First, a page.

Game design is hard. As somebody with little programing experience, the tediousness of play testing edits/versions of a game has been the most challenging aspect for me thus far. Every round is thoroughly critiqued and ideas are spit-balled by the dozens.
For new readers: our semester is broken up into two-week sprints. At the beginning of each sprint the team meets and conducts a morning meeting evaluating the goals we need to reach, the steps to accomplish the task, and time management those steps. Each day we have a SCRUM meeting for roughly 15 minutes where we individually give a brief and informative speech on what we accomplished yesterday, the goals for today, and hurdles we for-see having to cross. The final day of the sprint, the team reconvenes to evaluate the execution of the goals we set earlier.
Sprint 1 was intense. We had our individual responsibilities, but the main goal was to develop as many prototypes as possible. Prototypes of games needed to include key feature such as: be fun, relate to a list of topics that parallel to exhibits at the Indianapolis Children’s Museum, and function logically after play testing.
Several people had many proposals. The primary focus: Creating a “fun” game. A majority of prototypes were sent to the “graveyard” in the first day’s trial. Personally, most of my ideas didn’t make it to paper prototype stages let alone even to play testing stages.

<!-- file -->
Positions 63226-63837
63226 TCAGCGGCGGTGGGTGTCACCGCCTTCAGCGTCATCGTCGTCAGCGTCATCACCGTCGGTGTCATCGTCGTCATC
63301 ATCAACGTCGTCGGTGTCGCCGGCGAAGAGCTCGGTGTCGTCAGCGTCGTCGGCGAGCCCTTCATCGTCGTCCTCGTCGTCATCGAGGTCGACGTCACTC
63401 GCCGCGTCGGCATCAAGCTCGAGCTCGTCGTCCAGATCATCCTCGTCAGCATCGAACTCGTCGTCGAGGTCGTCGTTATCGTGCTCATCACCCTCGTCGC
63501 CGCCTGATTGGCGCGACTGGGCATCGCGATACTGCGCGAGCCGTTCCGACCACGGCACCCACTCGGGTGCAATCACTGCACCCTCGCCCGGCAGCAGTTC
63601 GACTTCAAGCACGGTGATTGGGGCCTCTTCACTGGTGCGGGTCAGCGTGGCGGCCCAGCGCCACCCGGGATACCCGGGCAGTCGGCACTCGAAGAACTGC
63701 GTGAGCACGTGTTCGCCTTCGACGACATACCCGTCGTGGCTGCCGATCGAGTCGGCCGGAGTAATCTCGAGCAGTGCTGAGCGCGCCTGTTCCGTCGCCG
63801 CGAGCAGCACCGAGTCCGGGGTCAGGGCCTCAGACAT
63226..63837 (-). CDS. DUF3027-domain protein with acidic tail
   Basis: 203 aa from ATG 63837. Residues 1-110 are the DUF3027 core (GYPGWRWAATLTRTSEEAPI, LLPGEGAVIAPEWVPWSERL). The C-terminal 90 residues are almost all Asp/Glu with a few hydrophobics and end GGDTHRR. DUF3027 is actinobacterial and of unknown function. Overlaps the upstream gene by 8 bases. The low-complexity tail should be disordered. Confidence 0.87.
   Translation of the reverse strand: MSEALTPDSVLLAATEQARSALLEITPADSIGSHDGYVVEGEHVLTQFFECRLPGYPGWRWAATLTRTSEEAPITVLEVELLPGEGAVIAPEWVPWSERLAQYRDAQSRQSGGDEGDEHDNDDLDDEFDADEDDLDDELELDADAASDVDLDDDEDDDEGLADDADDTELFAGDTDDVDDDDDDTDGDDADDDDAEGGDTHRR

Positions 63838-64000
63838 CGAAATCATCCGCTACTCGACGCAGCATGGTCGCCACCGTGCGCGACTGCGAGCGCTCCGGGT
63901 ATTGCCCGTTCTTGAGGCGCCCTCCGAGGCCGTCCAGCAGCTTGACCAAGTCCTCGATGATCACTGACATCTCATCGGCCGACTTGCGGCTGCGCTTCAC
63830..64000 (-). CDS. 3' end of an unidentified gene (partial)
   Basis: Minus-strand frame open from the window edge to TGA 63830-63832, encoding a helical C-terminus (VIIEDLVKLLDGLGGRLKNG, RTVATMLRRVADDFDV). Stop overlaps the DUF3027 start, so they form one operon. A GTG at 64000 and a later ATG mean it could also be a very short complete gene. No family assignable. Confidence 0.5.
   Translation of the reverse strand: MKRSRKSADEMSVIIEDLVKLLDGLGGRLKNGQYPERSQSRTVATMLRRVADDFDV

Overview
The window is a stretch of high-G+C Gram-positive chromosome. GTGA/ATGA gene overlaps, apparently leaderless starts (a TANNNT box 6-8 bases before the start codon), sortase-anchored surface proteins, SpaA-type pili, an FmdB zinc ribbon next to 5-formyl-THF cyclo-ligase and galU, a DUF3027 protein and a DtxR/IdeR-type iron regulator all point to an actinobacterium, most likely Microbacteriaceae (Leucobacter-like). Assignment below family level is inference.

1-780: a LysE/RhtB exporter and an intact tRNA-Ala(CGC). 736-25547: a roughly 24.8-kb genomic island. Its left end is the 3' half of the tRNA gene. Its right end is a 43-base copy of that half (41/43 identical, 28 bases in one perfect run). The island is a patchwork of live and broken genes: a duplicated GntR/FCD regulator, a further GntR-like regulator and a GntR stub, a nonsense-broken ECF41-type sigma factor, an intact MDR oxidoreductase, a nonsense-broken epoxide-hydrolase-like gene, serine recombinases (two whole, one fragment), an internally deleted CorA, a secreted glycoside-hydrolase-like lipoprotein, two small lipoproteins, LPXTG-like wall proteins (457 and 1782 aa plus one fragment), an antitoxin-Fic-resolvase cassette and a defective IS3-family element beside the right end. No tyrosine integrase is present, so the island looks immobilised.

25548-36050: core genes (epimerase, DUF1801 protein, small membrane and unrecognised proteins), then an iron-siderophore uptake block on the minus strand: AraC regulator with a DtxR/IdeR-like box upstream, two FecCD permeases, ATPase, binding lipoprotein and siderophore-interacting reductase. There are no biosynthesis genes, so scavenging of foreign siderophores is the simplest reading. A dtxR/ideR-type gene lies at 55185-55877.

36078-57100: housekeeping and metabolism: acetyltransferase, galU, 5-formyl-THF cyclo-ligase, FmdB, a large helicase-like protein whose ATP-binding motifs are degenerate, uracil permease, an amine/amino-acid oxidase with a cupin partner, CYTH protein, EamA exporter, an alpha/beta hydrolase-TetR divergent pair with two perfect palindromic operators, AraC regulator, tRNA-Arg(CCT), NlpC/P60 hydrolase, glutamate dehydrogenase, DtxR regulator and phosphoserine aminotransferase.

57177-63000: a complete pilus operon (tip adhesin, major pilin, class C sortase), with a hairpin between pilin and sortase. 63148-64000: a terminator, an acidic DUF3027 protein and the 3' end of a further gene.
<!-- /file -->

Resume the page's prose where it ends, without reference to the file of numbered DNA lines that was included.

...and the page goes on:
At the end of the sprint, the entire group discussed prototypes that out shined the others. Though a large handful made it to the white boards, three of which were heavily preferred when asked the big question, “Which do you want to present to the Indianapolis Children’s Museum?”
Thankfully each of the three teams has great minds working together, accepting creative progress, analyzing the best outcome, and working collaboratively to design pretty amazing prototypes. We will present these to the Indianapolis Children’s Museum within the month once we polish up the details.
There is a lot of respect between members and individual incentive is overall outstanding. Through the frustrations we strive and resolve to productive solutions. I wouldn’t jinx it by saying it out loud, but this is quite possibly one of the best environments for college students to create something amazing. It is inevitable for problems to arise throughout development. Our goal is to design the best solution in order for the final outcome to be fun, educational, polished, and meet our target audience's expectation. Game design is hard.